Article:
Latest News: Technology |  Celebrity |  Movies |  Apple |  Cars |  Business |  Sports |  TV Shows |  Geek


Filed under: News | Technology News


Google Glass Facial Recognition App Draws Senator Franken's Ire

Feb 5 2014, 5:55pm CST | by

1 Updates
Google Glass Facial Recognition App Draws Senator Franken's Ire

YouTube Videos Comments

Full Story

Google Glass Facial Recognition App Draws Senator Franken's Ire

Google said years ago that facial recognition (of strangers) is the one technology it’s holding back because it’s creepy. It has told developers for Google Glass that it doesn’t want them incorporating it into apps, but at least two groups have said they’ve done it and that people will be able to use it on jailbroken Google Glasses (or, Glassi?). NameTag, an app from, has been more aggressive in marketing their “Minority Report For Dating” service, telling journalists that it will pull info and photos from dating sites like Match and OkCupid, sex offender databases, and from people willing to upload their information to the site. In other words, it wants to make this cartoon come true.

Sen. Al Franken, one of the most recognizable faces in the Senate, has been voicing concerns about the use of the technology by the FBI and companies like Facebook for years. So it’s no surprise that he’s unhappy about the Nevada-based NameTag’s plans. He sent a letter to app creator Kevin Alan Tussey expressing his “deep concern” and asking him to delay the app’s launch.

“According to promotional materials, NameTag lets strangers get a broad range of personal information—including a person’s name, photos, and dating website profiles—simply by looking at that person’s face with the Glass camera,” writes Franken. “This is apparently done without that person’s knowledge or consent, which crosses a bright line for privacy and personal safety.”

We may well be heading toward a world in which facial recognition is as ubiquitous (and maybe as welcome) as caller i.d., but Franken wants Tussey to hold off until the law catches up with what technology is capable of.

“NameTag purports to make ‘the big, anonymous world we live in as friendly as a small town,’” writes Franken. “But there can be safety in anonymity, and for many people, letting strangers identify them by name is a threat to that safety.”

The senator does point out that what NameTag wants to do isn’t actually illegal, even if privacy-lovers find it ugly and Google has forbidden it on their platforms. “No specific federal law governs this technology, so early adopter companies such as yours will play a vital role in determining the extent to which privacy and personal safety are protected,” writes Franken. ” Your company has a duty to act as a responsible corporate citizen in deploying this technology, which must be done in a manner that respects and protects individual privacy.”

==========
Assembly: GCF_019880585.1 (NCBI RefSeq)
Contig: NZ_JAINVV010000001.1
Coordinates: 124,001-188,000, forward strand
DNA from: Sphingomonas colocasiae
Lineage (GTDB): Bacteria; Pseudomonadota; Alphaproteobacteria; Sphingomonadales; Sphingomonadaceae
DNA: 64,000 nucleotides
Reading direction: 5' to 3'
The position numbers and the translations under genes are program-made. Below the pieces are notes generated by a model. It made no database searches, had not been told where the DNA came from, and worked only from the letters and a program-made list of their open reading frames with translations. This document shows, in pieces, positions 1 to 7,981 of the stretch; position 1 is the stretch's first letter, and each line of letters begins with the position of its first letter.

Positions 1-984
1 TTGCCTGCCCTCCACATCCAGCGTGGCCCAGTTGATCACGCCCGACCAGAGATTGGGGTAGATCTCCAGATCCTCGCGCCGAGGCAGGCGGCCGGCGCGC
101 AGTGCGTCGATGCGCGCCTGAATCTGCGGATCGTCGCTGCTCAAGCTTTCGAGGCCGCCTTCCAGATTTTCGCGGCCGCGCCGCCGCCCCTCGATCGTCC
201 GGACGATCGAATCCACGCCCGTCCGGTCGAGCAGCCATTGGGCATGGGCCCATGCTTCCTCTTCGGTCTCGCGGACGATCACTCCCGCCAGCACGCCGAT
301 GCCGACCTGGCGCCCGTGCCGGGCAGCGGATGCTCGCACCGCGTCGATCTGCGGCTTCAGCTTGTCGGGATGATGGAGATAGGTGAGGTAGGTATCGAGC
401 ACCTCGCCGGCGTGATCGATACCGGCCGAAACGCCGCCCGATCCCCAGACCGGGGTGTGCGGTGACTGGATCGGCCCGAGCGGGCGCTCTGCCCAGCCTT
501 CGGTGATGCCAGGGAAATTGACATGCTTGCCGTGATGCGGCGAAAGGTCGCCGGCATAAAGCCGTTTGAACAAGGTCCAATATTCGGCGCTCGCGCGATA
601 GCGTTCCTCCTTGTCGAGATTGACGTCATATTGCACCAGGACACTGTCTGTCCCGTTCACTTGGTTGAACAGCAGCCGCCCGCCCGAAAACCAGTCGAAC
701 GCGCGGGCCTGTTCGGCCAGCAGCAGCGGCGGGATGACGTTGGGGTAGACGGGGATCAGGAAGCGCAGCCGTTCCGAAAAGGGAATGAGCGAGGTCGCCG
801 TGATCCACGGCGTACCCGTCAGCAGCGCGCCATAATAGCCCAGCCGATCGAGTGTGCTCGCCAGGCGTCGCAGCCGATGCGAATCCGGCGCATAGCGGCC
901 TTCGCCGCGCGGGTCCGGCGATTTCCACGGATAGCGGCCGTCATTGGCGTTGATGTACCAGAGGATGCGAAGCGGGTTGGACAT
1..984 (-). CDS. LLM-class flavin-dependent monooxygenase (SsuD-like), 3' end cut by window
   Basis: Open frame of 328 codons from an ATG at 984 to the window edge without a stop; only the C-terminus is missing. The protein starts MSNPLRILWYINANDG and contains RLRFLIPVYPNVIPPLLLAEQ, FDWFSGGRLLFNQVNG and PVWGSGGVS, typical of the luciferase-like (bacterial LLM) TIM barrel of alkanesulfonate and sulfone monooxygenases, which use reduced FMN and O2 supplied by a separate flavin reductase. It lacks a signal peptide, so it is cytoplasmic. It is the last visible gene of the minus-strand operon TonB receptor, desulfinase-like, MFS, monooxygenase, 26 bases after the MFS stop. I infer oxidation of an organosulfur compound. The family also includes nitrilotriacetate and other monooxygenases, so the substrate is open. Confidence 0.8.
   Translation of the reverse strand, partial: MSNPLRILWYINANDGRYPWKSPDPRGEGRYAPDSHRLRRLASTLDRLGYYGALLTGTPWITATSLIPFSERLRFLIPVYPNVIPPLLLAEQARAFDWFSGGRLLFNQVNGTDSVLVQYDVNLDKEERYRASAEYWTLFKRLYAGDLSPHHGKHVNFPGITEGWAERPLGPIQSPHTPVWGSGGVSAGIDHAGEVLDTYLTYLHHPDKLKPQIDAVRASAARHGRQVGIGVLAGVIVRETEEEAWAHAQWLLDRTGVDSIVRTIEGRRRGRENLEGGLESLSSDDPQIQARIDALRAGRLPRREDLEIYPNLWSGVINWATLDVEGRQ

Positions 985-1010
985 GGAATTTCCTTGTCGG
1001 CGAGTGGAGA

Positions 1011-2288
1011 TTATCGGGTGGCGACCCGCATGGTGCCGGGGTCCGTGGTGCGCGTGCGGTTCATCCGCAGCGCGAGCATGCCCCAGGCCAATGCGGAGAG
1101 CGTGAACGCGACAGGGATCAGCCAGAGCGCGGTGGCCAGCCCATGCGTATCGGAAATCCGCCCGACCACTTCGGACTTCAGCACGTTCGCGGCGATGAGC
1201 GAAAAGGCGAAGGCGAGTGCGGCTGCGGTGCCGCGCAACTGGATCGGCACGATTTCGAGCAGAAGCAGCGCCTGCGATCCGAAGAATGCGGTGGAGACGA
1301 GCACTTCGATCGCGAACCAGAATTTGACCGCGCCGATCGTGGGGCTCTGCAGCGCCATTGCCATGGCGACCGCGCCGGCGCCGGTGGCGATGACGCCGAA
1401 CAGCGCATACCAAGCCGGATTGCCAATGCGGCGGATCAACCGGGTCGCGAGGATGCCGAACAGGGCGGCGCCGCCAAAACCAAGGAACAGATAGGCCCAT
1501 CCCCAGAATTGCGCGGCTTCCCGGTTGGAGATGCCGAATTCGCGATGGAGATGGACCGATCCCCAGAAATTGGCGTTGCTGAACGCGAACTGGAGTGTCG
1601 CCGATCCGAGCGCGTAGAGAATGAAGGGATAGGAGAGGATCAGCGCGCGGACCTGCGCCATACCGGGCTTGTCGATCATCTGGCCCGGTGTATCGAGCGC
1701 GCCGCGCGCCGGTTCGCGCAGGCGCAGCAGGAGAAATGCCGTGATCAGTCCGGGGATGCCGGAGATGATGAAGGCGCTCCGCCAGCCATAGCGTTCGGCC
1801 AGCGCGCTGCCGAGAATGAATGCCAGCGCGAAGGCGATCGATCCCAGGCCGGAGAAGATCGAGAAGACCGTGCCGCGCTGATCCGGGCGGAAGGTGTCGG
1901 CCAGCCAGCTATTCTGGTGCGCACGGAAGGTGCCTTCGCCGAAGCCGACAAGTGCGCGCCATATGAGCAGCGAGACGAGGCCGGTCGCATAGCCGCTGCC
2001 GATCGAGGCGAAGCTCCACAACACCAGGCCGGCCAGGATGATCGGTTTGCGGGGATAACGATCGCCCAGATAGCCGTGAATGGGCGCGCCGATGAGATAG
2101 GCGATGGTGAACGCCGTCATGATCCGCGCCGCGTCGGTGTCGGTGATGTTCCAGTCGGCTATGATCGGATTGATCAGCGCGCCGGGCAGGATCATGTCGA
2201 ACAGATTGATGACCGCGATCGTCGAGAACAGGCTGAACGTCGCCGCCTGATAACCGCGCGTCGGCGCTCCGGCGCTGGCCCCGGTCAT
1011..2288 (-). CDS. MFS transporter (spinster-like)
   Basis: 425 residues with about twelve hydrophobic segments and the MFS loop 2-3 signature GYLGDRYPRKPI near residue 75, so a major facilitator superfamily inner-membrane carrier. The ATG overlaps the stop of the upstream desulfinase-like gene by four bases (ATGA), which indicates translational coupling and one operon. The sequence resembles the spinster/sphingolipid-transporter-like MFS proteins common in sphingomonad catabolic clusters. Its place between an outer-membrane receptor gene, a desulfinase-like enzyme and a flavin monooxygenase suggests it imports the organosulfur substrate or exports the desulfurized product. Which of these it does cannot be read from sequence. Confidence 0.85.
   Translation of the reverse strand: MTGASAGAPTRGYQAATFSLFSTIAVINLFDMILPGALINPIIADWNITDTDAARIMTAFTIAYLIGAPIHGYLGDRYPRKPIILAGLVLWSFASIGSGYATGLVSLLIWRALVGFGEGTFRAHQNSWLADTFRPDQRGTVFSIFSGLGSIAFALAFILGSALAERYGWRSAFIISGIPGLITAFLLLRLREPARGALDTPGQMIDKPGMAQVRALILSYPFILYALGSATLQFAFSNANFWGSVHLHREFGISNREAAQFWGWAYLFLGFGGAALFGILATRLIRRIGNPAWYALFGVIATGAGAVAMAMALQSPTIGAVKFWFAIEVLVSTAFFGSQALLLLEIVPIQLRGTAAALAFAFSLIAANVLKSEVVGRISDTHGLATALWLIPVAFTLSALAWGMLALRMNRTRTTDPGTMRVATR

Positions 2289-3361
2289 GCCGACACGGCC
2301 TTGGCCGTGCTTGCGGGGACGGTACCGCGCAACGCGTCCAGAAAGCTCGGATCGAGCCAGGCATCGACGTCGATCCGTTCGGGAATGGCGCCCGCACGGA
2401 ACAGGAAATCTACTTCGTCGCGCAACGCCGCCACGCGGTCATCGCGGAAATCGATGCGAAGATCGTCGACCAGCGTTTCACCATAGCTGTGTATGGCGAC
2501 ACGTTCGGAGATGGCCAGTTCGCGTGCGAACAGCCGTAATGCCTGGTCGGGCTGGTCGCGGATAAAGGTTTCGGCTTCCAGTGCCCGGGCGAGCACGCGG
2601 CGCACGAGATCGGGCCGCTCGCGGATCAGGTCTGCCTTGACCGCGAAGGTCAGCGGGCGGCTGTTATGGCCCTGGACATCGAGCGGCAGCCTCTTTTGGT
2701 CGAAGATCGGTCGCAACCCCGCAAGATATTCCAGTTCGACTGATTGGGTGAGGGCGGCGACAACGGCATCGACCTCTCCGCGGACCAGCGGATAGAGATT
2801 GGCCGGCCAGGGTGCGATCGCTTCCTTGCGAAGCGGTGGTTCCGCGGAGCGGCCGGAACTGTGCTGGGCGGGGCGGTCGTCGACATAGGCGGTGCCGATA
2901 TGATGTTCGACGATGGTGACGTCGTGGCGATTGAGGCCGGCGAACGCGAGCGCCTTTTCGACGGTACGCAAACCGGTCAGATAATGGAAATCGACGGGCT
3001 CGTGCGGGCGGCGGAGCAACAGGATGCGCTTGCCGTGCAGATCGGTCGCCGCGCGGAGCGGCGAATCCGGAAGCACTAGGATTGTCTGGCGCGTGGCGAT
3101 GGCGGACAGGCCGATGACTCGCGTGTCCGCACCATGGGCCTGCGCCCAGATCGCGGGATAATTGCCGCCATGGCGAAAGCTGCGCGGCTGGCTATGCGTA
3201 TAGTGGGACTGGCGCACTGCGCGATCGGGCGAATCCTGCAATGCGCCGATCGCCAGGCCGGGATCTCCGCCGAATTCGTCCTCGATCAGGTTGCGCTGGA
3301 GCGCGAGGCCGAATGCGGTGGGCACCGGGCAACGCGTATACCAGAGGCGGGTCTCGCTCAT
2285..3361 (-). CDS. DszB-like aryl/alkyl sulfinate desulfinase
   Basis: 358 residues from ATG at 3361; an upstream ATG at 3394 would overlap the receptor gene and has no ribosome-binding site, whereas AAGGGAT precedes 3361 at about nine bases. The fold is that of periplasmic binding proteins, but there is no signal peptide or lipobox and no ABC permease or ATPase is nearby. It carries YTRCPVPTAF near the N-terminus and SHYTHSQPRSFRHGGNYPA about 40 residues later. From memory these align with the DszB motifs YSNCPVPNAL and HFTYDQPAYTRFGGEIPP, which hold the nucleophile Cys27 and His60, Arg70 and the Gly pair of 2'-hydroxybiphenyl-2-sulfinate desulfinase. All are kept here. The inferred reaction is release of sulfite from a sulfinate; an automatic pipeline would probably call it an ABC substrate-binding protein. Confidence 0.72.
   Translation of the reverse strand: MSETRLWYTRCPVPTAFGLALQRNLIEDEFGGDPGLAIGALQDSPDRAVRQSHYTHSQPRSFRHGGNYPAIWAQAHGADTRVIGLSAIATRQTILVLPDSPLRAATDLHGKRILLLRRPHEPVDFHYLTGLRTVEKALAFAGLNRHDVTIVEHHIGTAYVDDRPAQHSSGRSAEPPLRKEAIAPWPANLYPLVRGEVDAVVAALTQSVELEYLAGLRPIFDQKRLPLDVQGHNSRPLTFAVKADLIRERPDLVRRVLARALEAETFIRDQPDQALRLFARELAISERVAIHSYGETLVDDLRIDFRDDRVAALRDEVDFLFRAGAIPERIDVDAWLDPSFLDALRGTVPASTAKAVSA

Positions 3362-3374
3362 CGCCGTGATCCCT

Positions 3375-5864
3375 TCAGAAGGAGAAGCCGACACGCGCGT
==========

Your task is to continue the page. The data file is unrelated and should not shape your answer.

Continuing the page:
Franken urges NameTag to make its service opt-in, so that people will only be recognized with it if they choose. The company has not yet responded to a request for comment.

Source: Forbes


iPad Air Giveaway. Win a free iPad Air.

You Might Also Like


Sponsored Update


More From the Web

Shopping Deals


<a href="/latest_stories/all/all/31" rel="author">Forbes</a>
Forbes is among the most trusted resources for the world's business and investment leaders, providing them the uncompromising commentary, concise analysis, relevant tools and real-time reporting they need to succeed at work, profit from investing and have fun with the rewards of winning.




blog comments powered by Disqus

Latest stories

Twitter reports second quarter results
Twitter reports second quarter results
Twitter remains unprofitable. But user growth surged.
Dustin Brown Quips Disgrunted Rangers FedEx Driver
Dustin Brown Quips Disgrunted A FedEx Rangers Fan
Sometimes a little snark's needed. Like when your FedEx driver's a little bitter the New York Rangers didn't win the Stanley Cup this year.
Ariana Grande Covers Seventeen Magazine&#039;s September Issue
Ariana Grande Covers Seventeen Magazine's September Issue
The Pop Star Also Opens Up About Falling Out With Her Dad.
ESPN Suspends Stephen A. Smith Over Ray Rice Comments
ESPN Suspends Stephen A. Smith Over Ray Rice Comments
ESPN suspended "First Take" mainstay Stephen A. Smith on July 29 for his comments on the Ray Rice controversy.

About the Geek Mind

The “geek mind” is concerned with more than just the latest iPhone rumors, or which company will win the gaming console wars. I4U is concerned with more than just the latest photo shoot or other celebrity gossip.

The “geek mind” is concerned with life, in all its different forms and facets. The geek mind wants to know about societal and financial issues, both abroad and at home. If a Fortune 500 decides to raise their minimum wage, or any high priority news, the geek mind wants to know. The geek mind wants to know the top teams in the National Football League, or who’s likely to win the NBA Finals this coming year. The geek mind wants to know who the hottest new models are, or whether the newest blockbuster movie is worth seeing. The geek mind wants to know. The geek mind wants—needs—knowledge.

Read more about The Geek Mind.